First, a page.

• Y02E10/00Energy generation through renewable energy sources
    • Y02E10/50Photovoltaic [PV] energy
    • Y02E10/54Material technologies
    • Y02E10/547Monocrystalline silicon PV cells
    • YGENERAL TAGGING OF NEW TECHNOLOGICAL DEVELOPMENTS; GENERAL TAGGING OF CROSS-SECTIONAL TECHNOLOGIES SPANNING OVER SEVERAL SECTIONS OF THE IPC; TECHNICAL SUBJECTS COVERED BY FORMER USPC CROSS-REFERENCE ART COLLECTIONS [XRACs] AND DIGESTS
    • Y02TECHNOLOGIES OR APPLICATIONS FOR MITIGATION OR ADAPTATION AGAINST CLIMATE CHANGE
    • Y02PCLIMATE CHANGE MITIGATION TECHNOLOGIES IN THE PRODUCTION OR PROCESSING OF GOODS
    • Y02P70/00Climate change mitigation technologies in the production process for final industrial or consumer products
    • Y02P70/50Manufacturing or production processes characterised by the final manufactured product
    • Y02P70/52Manufacturing of products or systems for producing renewable energy
    • Y02P70/521Photovoltaic generators

Abstract

The present invention relates generally to methods for high throughput and controllable creation of high performance semiconductor substrates for use in devices such as high sensitivity photodetectors, imaging arrays, high efficiency solar cells and the like, to semiconductor substrates prepared according to the methods, and to an apparatus for performing the methods of the invention.

Description

CROSS-REFERENCE TO RELATED APPLICATIONS

The present application claims the benefit and priority under 35 U.S.C. §119 of U.S. Provisional Application No. 61/093,936 filed on Sep. 3, 2008, and U.S. Provisional Application No. 61/155,315, filed on Feb. 25, 2009, both of which are hereby incorporated by reference.

TECHNICAL FIELD

The present invention relates generally to methods for high throughput and controllable creation of high performance semiconductor devices such as high sensitivity photodetectors, imaging arrays, high efficiency solar cells and the like.

BACKGROUND

Femtosecond laser irradiation of silicon in the presence of a chalcogen (such as sulfur) under specific conditions has been shown to enable photoactive devices with desirable characteristics. These characteristics include higher sensitivity, extended wavelength response, and higher quantum efficiency at certain wavelengths than untreated silicon. In known systems, the sulfur (or other present ambient chemicals) is embedded into the silicon during femtosecond laser irradiation. The laser sets up a unique atomic and crystallographic arrangement in the silicon substrate. A subsequent thermal anneal activates dopant species, heals lattice damage, and results in the desired photoactive characteristics above.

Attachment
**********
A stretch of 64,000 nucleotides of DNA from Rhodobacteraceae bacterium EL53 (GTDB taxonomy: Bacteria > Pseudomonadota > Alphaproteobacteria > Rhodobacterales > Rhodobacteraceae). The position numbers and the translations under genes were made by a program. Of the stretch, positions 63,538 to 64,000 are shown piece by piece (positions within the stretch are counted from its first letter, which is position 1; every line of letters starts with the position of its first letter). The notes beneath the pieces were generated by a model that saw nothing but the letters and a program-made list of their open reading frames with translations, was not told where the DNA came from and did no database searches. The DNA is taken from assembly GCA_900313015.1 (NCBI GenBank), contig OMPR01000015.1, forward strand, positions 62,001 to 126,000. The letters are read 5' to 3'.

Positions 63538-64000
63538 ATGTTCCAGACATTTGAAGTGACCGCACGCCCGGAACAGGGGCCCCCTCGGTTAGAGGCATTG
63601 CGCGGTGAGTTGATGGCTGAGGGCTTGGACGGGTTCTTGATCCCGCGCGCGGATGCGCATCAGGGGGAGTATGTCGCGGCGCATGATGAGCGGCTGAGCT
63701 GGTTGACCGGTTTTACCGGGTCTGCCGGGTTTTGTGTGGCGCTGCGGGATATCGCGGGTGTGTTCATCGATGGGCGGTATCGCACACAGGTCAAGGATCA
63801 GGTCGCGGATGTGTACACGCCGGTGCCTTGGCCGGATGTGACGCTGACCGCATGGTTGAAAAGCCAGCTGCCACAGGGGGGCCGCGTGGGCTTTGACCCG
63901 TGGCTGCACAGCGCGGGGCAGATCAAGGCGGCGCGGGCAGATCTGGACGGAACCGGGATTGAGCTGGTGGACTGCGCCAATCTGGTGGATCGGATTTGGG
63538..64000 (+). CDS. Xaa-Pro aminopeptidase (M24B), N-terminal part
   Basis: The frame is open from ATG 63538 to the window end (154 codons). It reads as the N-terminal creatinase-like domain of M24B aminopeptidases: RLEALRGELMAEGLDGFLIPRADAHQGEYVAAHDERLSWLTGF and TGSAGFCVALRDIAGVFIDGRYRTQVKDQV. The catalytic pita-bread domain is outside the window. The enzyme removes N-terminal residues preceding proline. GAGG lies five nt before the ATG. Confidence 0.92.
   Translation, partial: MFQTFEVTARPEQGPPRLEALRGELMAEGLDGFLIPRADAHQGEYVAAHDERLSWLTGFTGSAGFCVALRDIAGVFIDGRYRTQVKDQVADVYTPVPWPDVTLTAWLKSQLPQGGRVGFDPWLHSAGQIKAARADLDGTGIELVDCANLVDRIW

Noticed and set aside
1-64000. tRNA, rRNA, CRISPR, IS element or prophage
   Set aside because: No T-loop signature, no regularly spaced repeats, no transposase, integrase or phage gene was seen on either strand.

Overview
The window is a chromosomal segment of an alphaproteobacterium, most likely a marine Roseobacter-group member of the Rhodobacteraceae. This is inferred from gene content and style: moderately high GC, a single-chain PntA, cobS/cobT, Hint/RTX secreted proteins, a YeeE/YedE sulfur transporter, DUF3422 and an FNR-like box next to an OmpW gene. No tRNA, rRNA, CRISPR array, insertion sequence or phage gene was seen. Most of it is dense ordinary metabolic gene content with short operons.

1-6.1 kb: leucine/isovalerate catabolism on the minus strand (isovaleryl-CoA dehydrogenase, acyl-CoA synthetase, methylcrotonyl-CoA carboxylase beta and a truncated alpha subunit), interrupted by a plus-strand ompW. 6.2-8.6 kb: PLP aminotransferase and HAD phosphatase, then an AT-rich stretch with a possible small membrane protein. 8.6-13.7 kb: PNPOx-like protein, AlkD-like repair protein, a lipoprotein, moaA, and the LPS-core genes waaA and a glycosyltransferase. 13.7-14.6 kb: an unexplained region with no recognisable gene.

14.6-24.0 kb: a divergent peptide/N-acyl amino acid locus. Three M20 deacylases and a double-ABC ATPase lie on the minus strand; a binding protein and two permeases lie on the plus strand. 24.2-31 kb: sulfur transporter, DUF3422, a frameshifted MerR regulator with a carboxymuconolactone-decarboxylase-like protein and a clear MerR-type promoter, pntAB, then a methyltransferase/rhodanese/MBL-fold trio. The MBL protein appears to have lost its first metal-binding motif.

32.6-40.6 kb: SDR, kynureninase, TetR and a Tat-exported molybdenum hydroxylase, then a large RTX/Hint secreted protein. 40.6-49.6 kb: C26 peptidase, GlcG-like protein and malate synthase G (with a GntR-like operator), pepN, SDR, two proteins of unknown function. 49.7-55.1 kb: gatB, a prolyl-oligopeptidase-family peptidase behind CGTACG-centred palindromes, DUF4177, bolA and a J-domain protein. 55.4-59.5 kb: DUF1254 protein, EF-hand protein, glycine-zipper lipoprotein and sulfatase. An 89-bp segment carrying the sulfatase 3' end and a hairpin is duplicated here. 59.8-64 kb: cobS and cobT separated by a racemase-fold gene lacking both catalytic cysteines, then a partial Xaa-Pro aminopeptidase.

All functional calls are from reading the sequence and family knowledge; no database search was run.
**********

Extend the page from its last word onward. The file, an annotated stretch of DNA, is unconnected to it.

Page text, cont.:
Requiring a laser to perform both dopant introduction and the subsequent unique arrangement of atoms, however, may not be as efficient or as controllable as needed. What is needed is a process that introduces a desired chemical species to a specific dosage level across a substrate in a controllable and scalable manner, irradiates the substrate and chemical species to a desired atomic and crystalline arrangement, and activates the electronic species contributed by the implanted atoms to produce a semiconductor device having improved characteristics and performance.

SUMMARY

The following is a simplified summary of the invention in order to provide a basic understanding of some of the aspects of the invention. This summary is not intended to identify key or critical elements of the invention or to define the scope of the invention.

An embodiment of the invention is a method for treating a semiconductor substrate. In an embodiment, the method comprises treating a substrate by ion implantation with an electron donating chemical species; and irradiating the substrate with a plurality of short laser pulses in an inert or vacuum environment. The substrate may be a silicon substrate. The chemical species may be a chalcogen. According to an embodiment, the chemical species may be sulfur. Where the chemical species is sulfur, sulfur may be present at an ion dosage level of between about 5×1014 and 1×1016 ions/cm2. Other preferred ranges and parameters for certain quantities are provided below, and are nor intended to be limiting, but merely exemplary in description and for illustrative purposes.

The ion implantation may take place in a vacuum. In another embodiment, the environment for ion implantation may be an inert gas, for example, N2 gas.

According to an embodiment, the method may also comprise thermal annealing of the substrate, following laser irradiation. The thermal annealing may be performed by any acceptable methods, for example, by laser annealing, furnace annealing, or be rapid thermal annealing such that the substrate has an elevated temperature sufficient so as to cause an increase in the charge carrier density in a microstructured layer. For example the substrate can be annealed at a temperature in a range of about 500° C. to about 1200° C. Again, further and preferred ranges and values for various parameters are provided below and in the accompanying claims, and these are not intended to limit the scope of the invention beyond that given in the claims.